Digital Accounting/Transparency Practices and Investment Readiness: Evidence from High-Growth Firms in Uganda

It is often argued that accounting and transparency (CAT) are key success factors for firms in Africa where corporate information environments are opaque and face little regulatory oversight. Development institutions may not finance these firms, directly or indirectly, because of their limited ability to produce and disclose information (Hornberger and Chau 2018). More generally, firms across Africa often lack digital recordkeeping systems and systematic financial information that managers can use for informed data-driven decision-making, such as costing and pricing products, budgeting and cost management, or profitability analyses. Thus, this project aims to answer the following research question: what is the causal effect of digital accounting and transparency practices on the growth of medium-sized high-growth firms in low-income countries?

The study involves a randomised controlled trial in Uganda that provides dedicated implementation consulting to 150 companies with at least 10 full-time employees. The intervention will be run by 25 expert Chief Financial Officers (CFOs) and one of East Africa’s leading investment-readiness firms (Imuka Access), and it will target businesses that are 40% female- and at least 90% black African-owned and led. For each treated firm, the researchers will plug a CFO – who will be trained using a curriculum akin to those used in executive classes for private firm CFOs at Chicago Booth – into the firm to: (i) introduce digital accounting software, (ii) teach effective costing and budgeting methods, and (iii) adopt financial reporting best practices. The researchers will evaluate both the short-run (6 months) and long-run (18 months) causal impact of this intervention on CAT practices (first stage), and on investment readiness and business growth (using expert evaluations, survey data, and investment data). To evaluate investment outcomes, a matchmaking workshop will follow the intervention, in which loan officers and equity investors will evaluate and consider both treated and control firms for real investment opportunities.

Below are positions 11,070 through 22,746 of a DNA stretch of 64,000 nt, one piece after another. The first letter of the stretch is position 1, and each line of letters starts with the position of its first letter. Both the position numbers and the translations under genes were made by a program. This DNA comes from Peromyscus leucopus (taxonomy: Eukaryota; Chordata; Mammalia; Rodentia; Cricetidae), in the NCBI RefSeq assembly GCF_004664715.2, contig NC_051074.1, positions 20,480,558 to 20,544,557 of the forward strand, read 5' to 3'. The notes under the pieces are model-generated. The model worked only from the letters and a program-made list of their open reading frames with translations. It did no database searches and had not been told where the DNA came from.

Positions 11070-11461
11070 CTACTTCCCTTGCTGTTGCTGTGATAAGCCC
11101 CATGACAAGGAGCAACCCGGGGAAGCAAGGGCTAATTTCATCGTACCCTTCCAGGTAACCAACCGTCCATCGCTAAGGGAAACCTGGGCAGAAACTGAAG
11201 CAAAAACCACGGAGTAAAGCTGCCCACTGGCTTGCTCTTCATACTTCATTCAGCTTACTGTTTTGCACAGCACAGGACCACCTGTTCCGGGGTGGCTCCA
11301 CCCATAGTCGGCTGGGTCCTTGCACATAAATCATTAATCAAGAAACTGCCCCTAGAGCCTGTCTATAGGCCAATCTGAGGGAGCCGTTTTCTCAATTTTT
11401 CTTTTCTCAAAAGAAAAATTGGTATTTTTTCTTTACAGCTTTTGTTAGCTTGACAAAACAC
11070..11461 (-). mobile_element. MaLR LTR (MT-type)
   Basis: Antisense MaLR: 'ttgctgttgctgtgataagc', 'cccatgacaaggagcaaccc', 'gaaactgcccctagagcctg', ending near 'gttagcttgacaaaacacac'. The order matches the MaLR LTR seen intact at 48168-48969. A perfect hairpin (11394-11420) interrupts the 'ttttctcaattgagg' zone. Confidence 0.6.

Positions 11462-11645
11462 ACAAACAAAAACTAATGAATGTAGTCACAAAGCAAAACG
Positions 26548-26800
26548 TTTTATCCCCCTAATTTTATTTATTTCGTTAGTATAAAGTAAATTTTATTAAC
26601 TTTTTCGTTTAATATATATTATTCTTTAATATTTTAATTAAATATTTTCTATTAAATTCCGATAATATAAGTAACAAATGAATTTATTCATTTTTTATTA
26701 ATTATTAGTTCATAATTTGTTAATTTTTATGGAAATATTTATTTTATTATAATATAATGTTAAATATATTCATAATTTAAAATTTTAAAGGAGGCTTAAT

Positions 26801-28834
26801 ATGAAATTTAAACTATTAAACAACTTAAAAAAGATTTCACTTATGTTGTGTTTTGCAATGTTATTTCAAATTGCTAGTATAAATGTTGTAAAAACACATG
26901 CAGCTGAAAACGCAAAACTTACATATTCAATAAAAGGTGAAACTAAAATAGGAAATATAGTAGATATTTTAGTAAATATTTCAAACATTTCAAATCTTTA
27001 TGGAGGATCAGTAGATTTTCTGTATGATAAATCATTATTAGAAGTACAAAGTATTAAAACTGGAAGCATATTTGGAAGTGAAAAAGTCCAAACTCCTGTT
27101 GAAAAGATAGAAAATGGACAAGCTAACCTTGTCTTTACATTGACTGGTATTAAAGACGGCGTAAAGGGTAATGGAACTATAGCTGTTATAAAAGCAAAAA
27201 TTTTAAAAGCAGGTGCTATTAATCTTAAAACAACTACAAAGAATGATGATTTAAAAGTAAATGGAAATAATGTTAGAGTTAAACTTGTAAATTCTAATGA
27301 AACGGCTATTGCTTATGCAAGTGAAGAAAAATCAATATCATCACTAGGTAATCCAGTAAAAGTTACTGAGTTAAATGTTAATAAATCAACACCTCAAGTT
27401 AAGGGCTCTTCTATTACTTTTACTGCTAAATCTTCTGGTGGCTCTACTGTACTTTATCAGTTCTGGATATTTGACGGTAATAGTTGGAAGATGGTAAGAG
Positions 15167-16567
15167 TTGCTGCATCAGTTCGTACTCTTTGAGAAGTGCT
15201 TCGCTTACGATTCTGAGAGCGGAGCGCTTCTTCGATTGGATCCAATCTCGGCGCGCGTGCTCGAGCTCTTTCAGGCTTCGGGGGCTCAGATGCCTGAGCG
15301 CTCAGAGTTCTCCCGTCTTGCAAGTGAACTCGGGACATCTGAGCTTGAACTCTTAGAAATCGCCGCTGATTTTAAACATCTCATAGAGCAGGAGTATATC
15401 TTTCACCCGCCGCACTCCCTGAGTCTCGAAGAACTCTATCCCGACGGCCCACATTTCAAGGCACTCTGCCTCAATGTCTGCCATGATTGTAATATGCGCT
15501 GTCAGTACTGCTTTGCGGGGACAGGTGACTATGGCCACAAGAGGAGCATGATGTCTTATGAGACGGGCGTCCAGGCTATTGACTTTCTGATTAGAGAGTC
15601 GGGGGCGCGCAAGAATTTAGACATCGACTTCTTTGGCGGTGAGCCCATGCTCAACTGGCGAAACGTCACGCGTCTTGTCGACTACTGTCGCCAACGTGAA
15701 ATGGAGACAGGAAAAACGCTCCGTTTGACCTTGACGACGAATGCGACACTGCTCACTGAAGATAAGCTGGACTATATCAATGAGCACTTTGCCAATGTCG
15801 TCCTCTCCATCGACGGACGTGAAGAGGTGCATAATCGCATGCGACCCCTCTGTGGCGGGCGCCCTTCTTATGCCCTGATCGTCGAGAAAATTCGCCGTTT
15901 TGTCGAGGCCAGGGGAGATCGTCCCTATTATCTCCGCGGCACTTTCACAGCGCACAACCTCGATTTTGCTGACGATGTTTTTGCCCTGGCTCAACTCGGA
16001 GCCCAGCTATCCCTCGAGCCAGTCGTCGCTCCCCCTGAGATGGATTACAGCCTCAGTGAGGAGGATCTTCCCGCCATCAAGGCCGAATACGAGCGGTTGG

This study will be the first to shed light on digital accounting systems and transparency practices as a key friction to the growth of medium-sized firms in low-income countries. The project also aims to address gender and race imbalances in access to capital through enhancing support for female- and black African-owned and led businesses. The project directly speaks to British International Investment’s interest in examining the importance of digital technology for productive, sustainable, and inclusive growth, and fits the agency’s mission of fostering private sector development in Africa. Overall, the project has the potential for high academic and policy impact as it broadens our understanding of how to make high-growth firms in low-income countries investment ready.


Emanuele Colonnelli

University of Chicago

Thomas Rauter

University of Chicago